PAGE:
Special Issue "Geo-Environmental Approaches for the Analysis and Assessment of Groundwater Resources at Catchment-Scale"

A special issue of Water (ISSN 2073-4441). This special issue belongs to the section "Hydrology and Hydrogeology".

Deadline for manuscript submissions: 5 July 2021.

Special Issue Editors

Dr. Evangelos Tziritis
E-Mail Website
Guest Editor
Soil and Water Resources Institute (SWRI), Hellenic Agricultural Organization, Sindos-Thessaloniki, Greece
Interests: hydrogeochemistry; groundwater quality; environmental indicators; aquifer vulnerability; isotope hydrology
Dr. Andreas Panagopoulos
E-Mail Website
Guest Editor
Soil and Water Resources Institute (SWRI), Hellenic Agricultural Organization, Sindos-Thessaloniki, Greece
Interests: monitoring; quality assessment; groundwater; modelling; aquifer characterization

Special Issue Information

Dear Colleagues,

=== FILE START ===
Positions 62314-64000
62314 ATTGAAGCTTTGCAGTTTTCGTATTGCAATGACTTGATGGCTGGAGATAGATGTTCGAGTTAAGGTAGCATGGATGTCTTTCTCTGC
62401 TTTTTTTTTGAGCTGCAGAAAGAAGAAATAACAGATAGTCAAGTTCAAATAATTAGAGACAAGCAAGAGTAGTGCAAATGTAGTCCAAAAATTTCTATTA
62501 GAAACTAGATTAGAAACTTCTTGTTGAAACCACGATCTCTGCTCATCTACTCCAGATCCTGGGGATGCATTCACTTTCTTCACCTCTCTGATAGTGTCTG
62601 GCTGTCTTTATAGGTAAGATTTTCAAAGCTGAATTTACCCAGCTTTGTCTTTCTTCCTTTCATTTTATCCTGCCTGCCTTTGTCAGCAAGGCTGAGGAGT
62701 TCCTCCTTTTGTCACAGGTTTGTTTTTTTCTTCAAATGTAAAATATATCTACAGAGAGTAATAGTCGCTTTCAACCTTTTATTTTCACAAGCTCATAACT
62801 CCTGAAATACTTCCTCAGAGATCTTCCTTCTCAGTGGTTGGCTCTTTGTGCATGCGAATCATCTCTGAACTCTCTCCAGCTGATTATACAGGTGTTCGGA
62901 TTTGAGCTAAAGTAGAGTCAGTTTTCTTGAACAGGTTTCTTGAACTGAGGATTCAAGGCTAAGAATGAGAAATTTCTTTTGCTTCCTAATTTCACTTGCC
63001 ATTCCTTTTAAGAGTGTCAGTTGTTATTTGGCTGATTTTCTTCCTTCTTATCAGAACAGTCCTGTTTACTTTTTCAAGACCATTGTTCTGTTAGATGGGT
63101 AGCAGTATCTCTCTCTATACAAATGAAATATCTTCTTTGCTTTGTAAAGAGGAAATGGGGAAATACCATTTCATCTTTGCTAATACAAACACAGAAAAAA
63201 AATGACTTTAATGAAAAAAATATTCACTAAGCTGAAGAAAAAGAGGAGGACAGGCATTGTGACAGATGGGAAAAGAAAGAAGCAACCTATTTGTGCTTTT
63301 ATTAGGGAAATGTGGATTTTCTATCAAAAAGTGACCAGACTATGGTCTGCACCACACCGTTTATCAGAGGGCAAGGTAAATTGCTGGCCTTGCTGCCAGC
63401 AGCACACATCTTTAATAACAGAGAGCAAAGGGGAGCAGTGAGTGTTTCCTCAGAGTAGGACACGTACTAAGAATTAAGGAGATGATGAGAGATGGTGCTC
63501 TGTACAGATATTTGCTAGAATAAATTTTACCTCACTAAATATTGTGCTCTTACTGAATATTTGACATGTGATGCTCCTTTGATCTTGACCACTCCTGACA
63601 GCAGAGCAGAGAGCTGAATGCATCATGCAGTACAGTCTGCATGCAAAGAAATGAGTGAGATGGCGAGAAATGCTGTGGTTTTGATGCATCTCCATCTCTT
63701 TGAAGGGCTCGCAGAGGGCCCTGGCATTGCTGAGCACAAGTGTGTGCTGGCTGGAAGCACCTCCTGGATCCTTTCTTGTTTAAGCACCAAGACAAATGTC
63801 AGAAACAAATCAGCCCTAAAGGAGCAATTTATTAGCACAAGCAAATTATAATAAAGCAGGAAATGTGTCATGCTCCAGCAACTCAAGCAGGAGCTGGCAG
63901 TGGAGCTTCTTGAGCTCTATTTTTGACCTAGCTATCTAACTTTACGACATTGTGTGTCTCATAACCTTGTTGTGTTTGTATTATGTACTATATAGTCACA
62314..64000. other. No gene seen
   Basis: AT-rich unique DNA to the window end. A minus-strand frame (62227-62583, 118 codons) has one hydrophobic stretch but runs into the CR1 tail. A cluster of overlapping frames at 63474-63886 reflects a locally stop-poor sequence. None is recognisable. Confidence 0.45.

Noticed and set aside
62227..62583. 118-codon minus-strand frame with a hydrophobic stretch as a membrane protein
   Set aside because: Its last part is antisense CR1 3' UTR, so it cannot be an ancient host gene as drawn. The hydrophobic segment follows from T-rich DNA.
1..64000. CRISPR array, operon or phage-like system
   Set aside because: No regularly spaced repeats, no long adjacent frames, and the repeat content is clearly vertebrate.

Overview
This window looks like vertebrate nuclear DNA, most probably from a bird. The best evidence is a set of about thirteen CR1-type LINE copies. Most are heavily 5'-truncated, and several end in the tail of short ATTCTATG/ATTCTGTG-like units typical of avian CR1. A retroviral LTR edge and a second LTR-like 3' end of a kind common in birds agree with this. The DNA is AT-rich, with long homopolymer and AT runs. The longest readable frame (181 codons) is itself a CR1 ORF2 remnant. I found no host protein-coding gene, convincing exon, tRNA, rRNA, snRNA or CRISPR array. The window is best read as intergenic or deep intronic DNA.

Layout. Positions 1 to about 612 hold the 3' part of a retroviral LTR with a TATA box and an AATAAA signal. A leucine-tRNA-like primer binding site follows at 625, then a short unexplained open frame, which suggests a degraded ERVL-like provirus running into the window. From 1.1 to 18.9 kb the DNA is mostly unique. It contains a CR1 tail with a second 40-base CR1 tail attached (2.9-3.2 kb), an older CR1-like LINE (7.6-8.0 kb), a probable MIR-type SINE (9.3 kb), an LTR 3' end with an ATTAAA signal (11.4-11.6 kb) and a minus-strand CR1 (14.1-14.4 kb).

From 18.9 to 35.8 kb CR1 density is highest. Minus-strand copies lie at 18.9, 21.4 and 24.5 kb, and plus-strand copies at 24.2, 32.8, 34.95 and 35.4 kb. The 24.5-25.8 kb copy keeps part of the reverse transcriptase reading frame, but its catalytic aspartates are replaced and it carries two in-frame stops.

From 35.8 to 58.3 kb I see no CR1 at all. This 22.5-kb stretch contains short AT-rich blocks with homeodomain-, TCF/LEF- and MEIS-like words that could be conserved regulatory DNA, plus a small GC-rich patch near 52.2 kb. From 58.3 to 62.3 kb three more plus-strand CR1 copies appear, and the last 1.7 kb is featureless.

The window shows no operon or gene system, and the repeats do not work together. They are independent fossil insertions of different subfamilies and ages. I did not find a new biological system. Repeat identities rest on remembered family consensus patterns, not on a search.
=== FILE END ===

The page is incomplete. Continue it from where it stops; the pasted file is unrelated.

This Special Issue focuses on the variable and often diverse methodologies for the analysis and assessment of groundwater resources. These may include, but are not limited to, hydrogeological and hydrogeochemical modeling; environmental isotopes; environmental indicators and envirometrics; geostatistics; and artificial intelligence. The complexity of the different hydrological and hydrogeological set-ups, the hydrodynamic patterns, the site specifications, and the wide variability of internal and external factors and/or processes impacting groundwater quality and quantity on the catchment-scale level impose the need for combined integrated approaches of robust methods, leading to more accurate and reliable outcomes toward sustainable groundwater management. Sound knowledge of a studied groundwater system may reduce the uncertainty of predicting its future evolution, thus enabling its better management and protection whilst limiting the need to hypothesize. In line with the above goal, the Guest Editors will consider papers that will combine and jointly evaluate the outcomes of different methods, such as those described. The papers should reflect new insights on the joint application and co-assessment of these methods for groundwater resources and ideally explore new state-of-the-art methodological concepts in light of a rapidly changing environment impacted by external anthropogenic stresses (e.g., climate change impact, urbanization, intense agriculture, droughts, water scarcity, overexploitation of water reserves) or inherent geogenic factors (e.g., geological regime, natural processes). Theoretical approaches, lab experimentation, and successful field test cases are equally welcome to serve as paradigms for the international scientific community to be inspired by and adopt.